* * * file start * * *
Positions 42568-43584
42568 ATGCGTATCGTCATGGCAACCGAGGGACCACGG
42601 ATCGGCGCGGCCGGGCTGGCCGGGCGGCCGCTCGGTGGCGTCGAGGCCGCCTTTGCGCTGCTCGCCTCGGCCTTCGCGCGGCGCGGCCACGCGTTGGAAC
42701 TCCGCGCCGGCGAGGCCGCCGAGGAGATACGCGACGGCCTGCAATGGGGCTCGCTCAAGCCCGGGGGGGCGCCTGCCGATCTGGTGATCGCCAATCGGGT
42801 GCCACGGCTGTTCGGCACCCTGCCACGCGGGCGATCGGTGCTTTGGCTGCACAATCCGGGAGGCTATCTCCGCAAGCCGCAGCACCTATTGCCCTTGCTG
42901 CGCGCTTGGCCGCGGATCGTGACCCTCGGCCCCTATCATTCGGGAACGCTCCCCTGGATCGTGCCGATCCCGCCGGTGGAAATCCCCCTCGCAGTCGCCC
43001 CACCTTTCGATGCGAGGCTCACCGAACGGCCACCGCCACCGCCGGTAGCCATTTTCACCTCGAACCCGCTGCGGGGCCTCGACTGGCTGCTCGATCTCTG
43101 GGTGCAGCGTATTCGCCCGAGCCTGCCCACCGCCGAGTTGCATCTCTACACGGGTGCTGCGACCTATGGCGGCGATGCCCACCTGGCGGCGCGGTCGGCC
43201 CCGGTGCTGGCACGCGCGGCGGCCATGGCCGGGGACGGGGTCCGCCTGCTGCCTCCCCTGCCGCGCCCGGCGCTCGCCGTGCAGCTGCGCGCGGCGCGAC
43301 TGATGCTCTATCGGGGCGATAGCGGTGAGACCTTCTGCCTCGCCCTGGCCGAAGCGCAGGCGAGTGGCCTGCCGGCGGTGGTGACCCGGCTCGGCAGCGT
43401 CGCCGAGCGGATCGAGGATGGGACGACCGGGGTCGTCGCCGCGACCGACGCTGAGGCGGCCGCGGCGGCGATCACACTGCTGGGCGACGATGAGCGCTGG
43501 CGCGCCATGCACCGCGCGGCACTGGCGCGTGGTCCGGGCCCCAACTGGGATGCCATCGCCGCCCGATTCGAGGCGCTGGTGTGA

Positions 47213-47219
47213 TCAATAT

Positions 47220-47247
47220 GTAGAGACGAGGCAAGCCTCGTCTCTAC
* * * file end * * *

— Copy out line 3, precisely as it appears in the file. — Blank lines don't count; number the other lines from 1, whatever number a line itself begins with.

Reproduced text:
42601 ATCGGCGCGGCCGGGCTGGCCGGGCGGCCGCTCGGTGGCGTCGAGGCCGCCTTTGCGCTGCTCGCCTCGGCCTTCGCGCGGCGCGGCCACGCGTTGGAAC